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Pakistan’s gold price increases by an additional Rs. 800 per tola.

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The price of yellow metal in the local market hit Rs247,300 on the first working day of the week, following a rise of Rs800 in a single day.

The cost of ten grams of 24-karat gold increased by Rs686 on Monday, making the current price Rs212,020.

In addition, the cost of 10 grams of 22-karat gold increased significantly, trading at Rs194,351.

These fluctuations are strongly correlated with shifts in the US dollar’s value, demonstrating the tight connection between gold prices and exchange rates. This emphasizes how local gold markets are impacted by variables related to the global economy.

The price of the precious metal dropped $16 on the international market on Monday, hitting $2,348 per ounce.

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A delegation from Pakistan travels to the US to bargain with the IMF for a new loan.

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The Pakistani delegation consists of the Governor of the State Bank of Pakistan, the Secretary of Finance, the Additional Secretary, and other individuals.

The Finance Minister was greeted at the airport by Pakistan’s Ambassador to the United States, Masood Khan, and Embassy staff.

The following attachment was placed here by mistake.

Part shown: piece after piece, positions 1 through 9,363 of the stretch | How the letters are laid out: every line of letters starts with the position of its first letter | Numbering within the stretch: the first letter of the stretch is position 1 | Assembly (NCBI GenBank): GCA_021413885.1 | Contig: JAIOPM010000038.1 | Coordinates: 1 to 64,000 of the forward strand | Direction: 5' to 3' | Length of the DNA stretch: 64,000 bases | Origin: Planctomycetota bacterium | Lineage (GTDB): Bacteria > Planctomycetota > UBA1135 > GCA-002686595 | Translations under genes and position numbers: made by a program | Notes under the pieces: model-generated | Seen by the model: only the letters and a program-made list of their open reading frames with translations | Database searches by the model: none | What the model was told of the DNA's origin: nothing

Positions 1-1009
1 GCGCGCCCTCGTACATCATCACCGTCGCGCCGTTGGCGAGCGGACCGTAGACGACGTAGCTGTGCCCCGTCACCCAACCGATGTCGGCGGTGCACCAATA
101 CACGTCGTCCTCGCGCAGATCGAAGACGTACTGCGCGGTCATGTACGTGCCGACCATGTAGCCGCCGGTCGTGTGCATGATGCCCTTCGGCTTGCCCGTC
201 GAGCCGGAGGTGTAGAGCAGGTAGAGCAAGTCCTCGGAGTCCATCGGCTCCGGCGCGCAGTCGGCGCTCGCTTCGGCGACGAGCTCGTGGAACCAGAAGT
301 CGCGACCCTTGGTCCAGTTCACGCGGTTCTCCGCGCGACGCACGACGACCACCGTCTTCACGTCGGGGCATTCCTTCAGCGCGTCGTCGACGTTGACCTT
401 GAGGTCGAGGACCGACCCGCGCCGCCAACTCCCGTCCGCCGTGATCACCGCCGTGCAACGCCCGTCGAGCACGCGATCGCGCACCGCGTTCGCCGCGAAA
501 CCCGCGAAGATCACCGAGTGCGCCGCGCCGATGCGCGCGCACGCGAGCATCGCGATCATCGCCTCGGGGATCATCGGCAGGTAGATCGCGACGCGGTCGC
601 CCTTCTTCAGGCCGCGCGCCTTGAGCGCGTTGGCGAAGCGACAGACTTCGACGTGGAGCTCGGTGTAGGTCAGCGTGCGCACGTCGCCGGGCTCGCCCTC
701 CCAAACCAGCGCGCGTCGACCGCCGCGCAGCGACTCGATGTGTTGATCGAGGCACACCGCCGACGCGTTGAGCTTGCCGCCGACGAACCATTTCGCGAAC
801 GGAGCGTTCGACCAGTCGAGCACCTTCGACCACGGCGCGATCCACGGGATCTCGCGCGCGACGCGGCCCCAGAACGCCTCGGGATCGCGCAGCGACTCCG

The Finance Minister will meet with representatives of the World Bank and IMF while he is in the US.

The IMF and Pakistan are expected to negotiate next week, according to sources.

Sources claim that Islamabad will apply for a new credit package from the IMF.

The Finance Minister’s itinerary also includes meetings with members of think tanks and the world press.

Last month, Pakistan and the IMF came to a staff-level agreement over the third and final review of the $3 billion stand-by arrangement. Should the board of the global lender approve this deal, Pakistan will get approximately $1.1 billion.

Although a specific date has not been determined, the IMF board is anticipated to evaluate the case in late April, according to a spokeswoman.

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Pakistan’s petrol prices are anticipated to rise.

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The Oil and Gas Regulatory Authority (OGRA) will not disclose the anticipated increase in fuel prices until its work is finished, according to sources.

Prime Minister Shehbaz Sharif will receive the summary of the petrol price, and sources further stated that the new pricing will be revealed following his approval today.

Noteworthy to highlight is that Pakistan was previously ordered by the International Monetary Fund (IMF) to impose an 18% General Sales Tax (GST) on gasoline.

Details indicate that Pakistan was requested by the Monetary Fund to stop reducing sales tax on all goods, including gasoline.

To boost tax revenue, Pakistan’s recently elected government should impose a sales tax on petroleum items in addition to a Rs 60 charge.

High-speed diesel (HSD) was reduced by Rs3.32 per litre on March 31 but petrol prices increased by Rs9.66 per litre by the government.

In contrast to the reduction in the price of high-speed diesel (HSD) to Rs282.24 from Rs278.92, the price of gasoline jumped to Rs289.41 per litre.

The adjustments were brought about by a commensurate increase in the price of gasoline and a decline in the price of HSD on the global market, according to a statement released by the Finance Ministry.

According to the statement, the adjustment was made in accordance with government policy, which transfers pricing differences from the foreign market to the home market.